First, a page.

- A huge veriety of sea creatures secrete shells of calcium carbonate. The remains of these creatures accumulate to form carbonate rocks. To get an idea of the volume of calcium carbonate secreted by living creatures, consider that todays coral reefs, such as the enormous Great Barrier Reef of Australia, are tomorrows carbonate rocks. The most common carbonate rock is limestone. Not surprisingly, carbonate rocks are deposited in marine environments. There are exceptions, however. The some limestone, like that which makes up the stalactites and stalagmites of cave formations precipitates directly from groundwater in terrestrial settings.
- The remains of terrestrial plants are sometimes buried so quickly that they cannot decompose. These give rise to rocks such as coal and lignite.
- Chemical sediments are rocks composed of material that precipitates from water. Rock salt and gypsum are common examples.
At the same time, old sea floor is constantly destroy, along with its accumulated sediments resulting in the rejuvenation of the ocean basins. In this manner, the Earth is constantly thrusting up new parts of itself to be eroded, and suplying basins in which sediments may accumulate and be preserved.
Part Two: Becoming Part of the
Paleontologists exploit this fact to locate fossils, locating places that were basins collecting sediment in the past, but are exposed and undergoing erosion today. These are surprisingly common. Nevertheless, to make it into the fossil record, the remains of an organism must navigate an obstacle course of prerequisites. It MUST do the following things.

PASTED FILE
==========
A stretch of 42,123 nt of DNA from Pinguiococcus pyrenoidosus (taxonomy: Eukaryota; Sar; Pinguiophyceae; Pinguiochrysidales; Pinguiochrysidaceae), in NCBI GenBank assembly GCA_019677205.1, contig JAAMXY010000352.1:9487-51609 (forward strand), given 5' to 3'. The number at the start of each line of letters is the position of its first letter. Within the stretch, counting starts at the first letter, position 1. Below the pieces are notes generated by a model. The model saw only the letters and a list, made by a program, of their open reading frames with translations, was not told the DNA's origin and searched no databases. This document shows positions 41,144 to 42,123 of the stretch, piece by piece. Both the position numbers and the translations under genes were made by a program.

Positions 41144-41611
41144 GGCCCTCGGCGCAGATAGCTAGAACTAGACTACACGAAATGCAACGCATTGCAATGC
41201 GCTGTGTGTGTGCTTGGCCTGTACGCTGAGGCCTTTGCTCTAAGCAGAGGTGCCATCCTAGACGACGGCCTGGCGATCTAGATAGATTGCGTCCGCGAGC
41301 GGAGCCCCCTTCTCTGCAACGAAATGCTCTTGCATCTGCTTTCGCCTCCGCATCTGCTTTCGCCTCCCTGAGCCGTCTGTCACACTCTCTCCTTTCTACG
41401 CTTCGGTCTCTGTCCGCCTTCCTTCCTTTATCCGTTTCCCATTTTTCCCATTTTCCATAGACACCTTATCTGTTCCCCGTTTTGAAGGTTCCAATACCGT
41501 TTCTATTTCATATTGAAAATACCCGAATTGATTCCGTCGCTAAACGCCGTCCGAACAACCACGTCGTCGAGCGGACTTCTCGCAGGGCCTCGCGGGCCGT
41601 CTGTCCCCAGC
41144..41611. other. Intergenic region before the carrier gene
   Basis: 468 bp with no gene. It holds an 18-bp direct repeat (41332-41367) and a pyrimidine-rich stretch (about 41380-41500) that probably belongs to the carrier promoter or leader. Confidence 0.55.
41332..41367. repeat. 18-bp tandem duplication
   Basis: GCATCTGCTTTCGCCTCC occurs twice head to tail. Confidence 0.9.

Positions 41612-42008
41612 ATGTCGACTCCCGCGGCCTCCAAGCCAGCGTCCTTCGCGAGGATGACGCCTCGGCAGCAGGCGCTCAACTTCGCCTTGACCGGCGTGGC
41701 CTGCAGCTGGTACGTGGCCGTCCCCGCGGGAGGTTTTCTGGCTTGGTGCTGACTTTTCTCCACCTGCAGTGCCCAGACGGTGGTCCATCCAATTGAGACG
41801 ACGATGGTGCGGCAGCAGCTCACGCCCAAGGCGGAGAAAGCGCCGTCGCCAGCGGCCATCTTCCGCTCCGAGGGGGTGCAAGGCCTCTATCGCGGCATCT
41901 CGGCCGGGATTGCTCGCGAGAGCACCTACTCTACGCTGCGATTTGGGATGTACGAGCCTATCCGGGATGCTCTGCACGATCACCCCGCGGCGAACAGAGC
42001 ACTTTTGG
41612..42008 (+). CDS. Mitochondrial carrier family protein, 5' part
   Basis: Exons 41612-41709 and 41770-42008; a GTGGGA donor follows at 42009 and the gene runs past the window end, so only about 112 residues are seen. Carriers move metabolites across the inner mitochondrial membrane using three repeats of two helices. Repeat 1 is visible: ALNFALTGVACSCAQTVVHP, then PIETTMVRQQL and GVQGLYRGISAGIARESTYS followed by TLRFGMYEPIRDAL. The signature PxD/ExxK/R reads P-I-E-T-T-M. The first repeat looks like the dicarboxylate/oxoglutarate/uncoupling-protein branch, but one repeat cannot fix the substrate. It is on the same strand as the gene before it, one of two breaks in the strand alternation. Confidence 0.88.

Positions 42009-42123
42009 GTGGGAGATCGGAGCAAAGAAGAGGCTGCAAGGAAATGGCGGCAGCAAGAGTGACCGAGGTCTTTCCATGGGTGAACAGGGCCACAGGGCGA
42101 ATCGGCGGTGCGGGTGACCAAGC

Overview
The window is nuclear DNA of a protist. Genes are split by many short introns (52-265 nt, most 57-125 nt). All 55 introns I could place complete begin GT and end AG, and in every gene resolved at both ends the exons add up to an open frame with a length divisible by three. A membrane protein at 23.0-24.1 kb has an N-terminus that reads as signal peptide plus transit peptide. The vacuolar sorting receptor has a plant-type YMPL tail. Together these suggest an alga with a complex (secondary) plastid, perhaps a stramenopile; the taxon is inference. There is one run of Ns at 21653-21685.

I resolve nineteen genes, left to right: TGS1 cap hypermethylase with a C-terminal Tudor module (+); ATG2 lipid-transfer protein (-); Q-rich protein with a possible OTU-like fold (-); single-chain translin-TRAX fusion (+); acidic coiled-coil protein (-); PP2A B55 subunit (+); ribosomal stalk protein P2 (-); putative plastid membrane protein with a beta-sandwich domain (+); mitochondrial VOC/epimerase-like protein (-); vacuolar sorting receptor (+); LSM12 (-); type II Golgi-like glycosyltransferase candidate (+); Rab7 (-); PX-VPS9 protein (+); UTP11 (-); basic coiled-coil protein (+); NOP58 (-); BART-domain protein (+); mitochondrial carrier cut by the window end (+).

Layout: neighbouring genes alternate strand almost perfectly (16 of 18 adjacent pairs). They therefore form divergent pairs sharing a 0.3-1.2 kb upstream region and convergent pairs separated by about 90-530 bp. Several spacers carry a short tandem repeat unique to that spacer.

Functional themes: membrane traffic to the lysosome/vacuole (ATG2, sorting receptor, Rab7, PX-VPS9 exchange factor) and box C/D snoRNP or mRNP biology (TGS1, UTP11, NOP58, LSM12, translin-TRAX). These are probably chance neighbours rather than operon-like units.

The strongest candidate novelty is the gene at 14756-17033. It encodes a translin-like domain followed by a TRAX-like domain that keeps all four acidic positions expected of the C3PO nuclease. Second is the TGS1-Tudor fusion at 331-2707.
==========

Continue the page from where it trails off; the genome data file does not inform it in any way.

I. Possess hard parts:
Fossils are the parts of organisms that become incorporated in sedimentary deposits (i.e. buried). For this to happen, they must survive transport, deposition, and lithifiction. Generally only the hard parts; shells, bones, and teeth; can do this. Soft parts are mechanically destroyed during transport or eaten by scavengers and bacteria. An oyster might make it into the fossil record while a jellyfish from the same environment doesn't have a chance.
II. Get buried:
Most organism are eaten. To reduce the chances of this, the organism should be buried (incorporated in sedimentary deposits) as quickly as possible. The best chance of fossilization exists when burial IS the cause of death.
III. Become preserved over the long term. Tectonic subsidence helps:
For fossils to be preserved for long periods of time, they must be buried at depth, where they are safe from being exhumed and destroyed by erosion. While buried they may remain unaltered, or be altered chemically by:
- Molding and casting
IV. Avoid dissolution:
Most of the minerals that form hard parts are soluble under some circumstances. The same goes for minerals involved in permineralization. To remain fossils, organismal remains must avoid dissolution.
V. Become exposed over the long term. Tectonic uplift essential:
Without tectonic uplift, burial is forever. With uplift, erosion will remove the sediments from above, exposing the fossil to the light.
VI. Get discovered:
Once exposed to the elements, a fossil will be destroyed by weathering and erosion almost instantly. To make it into the fossil RECORD, the fossil must be found and brought to the attenton of a paleontologist, so its existance can be recorded.